The Beatles’ 50 best songs

Roll up! The Fab Four's greatest songs chosen by famous fans

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Rubber Soul album track, December 1965

DEREK HATTON: My favourite album was Rubber Soul, “The Word” is brilliant, “Michelle” is brilliant…and “Norwegian Wood” just hits me. I felt that Rubber Soul was almost like, “You’ve had the last five albums, here’s the sixth, and it’s goodbye- we’re going into the next era”.


RENNIE SPARKS: This song has the same structure as a Raymond Carver story. The most bitter sweet song about furniture ever written. When I was younger, I didn’t like it because I didn’t like songs about foreigners.

ASTRID KIRCHHERR: It was such a new, fresh thing for a rock’n’roll band to use a waltz to write a song. I like the words as well. They were really starting to experiment a lot at that time. I knew they had a lot of potential, each one of them, but I never, ever expected them to rule the world of music. I definitely knew Paul was going to be a musician and John would be a writer or a cartoonist and a musician, and Stuart a painter and a writer and maybe an actor, and George… George was 17. And now I’m very, very proud of, particularly George, the way he ruled his life, and he’s happy and he’s found so many interesting things to do, like gardening. He calls himself a gardener, which I think is wonderful.
Double A-side single, February 1967

HOLLY JOHNSON: As a child, “Penny Lane”/”Strawberry Fields” was my first lesson in Pop Music. The fact that the actual locations were just around the corner from where I lived gave me the perspective that I was living in the Emerald City of Pop Music right next door to the Wizard of Oz, and one day I would be wearing the Ruby Slippers as the Toppermost of the Poppermost.

ROD DAVIS: This song makes Penny Lane sound more romantic than it was in real life, but the words bring back my childhood. Penny Lane was so much more exciting than our little village of Woolton, which was at the end of the tram track. There was the Plaza Cinema and the Abbey, W.H Smith’s, Bioletti’s the barbers, where the more daring among us went to get a hair cut, and my grandma lived near the roundabout. When I was at school at Quarry Bank, we used to jump over the wall at the bottom of the school grounds, walk past the fire station and stroll along Allerton Road to Penny Lane and maybe buy a bag of chips.

MARK COLWILL: I’ve two sisters. The one who was six years older than me was a teenager in the Sixties, so I used to listen to her records. “Penny Lane”, when I was six or seven, was my favourite. It’s just the classic pop song. It makes me smile. I always see the images is presents as not quite the Sixties- I always feel it’s more the Fifties. It evokes slightly a just-after-the-war sort of feel.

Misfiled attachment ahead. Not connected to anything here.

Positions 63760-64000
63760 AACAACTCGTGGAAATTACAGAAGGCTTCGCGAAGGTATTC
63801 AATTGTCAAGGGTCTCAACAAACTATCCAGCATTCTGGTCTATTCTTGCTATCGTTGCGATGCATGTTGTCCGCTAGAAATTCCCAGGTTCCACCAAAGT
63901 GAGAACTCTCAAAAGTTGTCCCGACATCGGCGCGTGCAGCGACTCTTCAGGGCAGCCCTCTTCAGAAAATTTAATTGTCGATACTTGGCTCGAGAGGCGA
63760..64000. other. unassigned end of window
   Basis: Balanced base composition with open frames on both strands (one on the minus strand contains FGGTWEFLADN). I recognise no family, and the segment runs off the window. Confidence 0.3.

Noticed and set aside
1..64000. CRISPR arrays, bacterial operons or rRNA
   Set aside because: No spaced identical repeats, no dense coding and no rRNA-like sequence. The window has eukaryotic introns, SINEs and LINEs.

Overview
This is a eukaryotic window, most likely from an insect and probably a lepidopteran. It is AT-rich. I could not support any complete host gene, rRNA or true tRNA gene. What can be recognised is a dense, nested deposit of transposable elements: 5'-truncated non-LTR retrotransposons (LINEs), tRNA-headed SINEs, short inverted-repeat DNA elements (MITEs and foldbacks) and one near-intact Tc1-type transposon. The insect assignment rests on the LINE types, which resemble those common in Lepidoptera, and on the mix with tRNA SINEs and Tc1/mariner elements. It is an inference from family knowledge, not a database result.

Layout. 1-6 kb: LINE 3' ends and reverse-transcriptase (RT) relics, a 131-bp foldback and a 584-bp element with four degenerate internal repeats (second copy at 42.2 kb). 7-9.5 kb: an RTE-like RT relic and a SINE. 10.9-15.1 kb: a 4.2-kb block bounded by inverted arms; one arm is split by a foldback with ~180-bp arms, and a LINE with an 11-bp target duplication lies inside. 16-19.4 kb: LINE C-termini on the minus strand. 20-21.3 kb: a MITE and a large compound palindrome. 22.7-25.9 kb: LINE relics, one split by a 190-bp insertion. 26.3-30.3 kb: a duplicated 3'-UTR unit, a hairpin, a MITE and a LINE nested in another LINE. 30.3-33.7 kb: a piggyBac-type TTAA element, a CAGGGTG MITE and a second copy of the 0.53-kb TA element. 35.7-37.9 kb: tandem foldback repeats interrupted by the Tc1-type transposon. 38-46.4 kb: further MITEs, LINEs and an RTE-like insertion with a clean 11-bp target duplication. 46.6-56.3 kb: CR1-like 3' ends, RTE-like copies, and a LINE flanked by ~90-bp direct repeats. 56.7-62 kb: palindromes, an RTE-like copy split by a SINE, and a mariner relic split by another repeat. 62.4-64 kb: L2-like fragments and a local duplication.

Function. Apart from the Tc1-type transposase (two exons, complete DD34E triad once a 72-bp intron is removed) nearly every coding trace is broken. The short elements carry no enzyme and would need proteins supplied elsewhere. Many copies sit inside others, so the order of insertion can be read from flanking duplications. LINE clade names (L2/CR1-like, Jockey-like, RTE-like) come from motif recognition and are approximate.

AIMEE MANN: He (McCartney) has this lightness of touch that’s really beautiful. There’s nostalgia in the music and that’s reflected in the arrangement, also, which is part of the brilliance- the piccolo trumpet and the bassline. It’s a classic McCartney melody, and classic George Martin. It’s also my favourite kind of lyric writing, which is real specific-people and details and descriptions. He does this screenwriting thing of showing instead of telling.


Single B-side to ‘Hey Jude’. August, 1968

JIM REID: When I think of something like “Revolution”, I don’t remember when I hadn’t heard that song. It’s a part of your life. It’s like musical Prozac. You put it on and it makes you feel good. Sonically, a brilliant record- pure noise before anybody else was doing it.

TJINDER SINGH: It’s a corker, and it’s totally rocking. It’s pretty out there as a B-side, as well. Lyrically, it’s a bit vague, and in the different versions, he changes it from “you can count me out” to “you can count me in”, but at least it focuses on the issues.

CLIFF JONES: It gave birth to the Seventies. Instead of the “we” generation, it became the “everybody for themselves” generation, the way Lennon dismissed agit-pop in one fell swoop. Above all, I love the guitar. Ever since I was a child, I’ve listened to that track. It’s like sulphuric acid. It’s brilliantly aggressive, but without ever hurting you. Perfect synchronicity of music and content.

DAVE BIELANKO: It’s brilliantly lyrically and so very John Lennon. Everything that happened from Chuck Berry and Little Richard built into what became violent rock’n’roll. It’s a super influential tune. You hear it come on the jukebox in a bar- it’s “Wow!” That’s the sign of a band that’s operating on a different plane, but still playing the same game. The rock version captured how angry it was. It’s a punk rock song any way you cut it, well before the fact.


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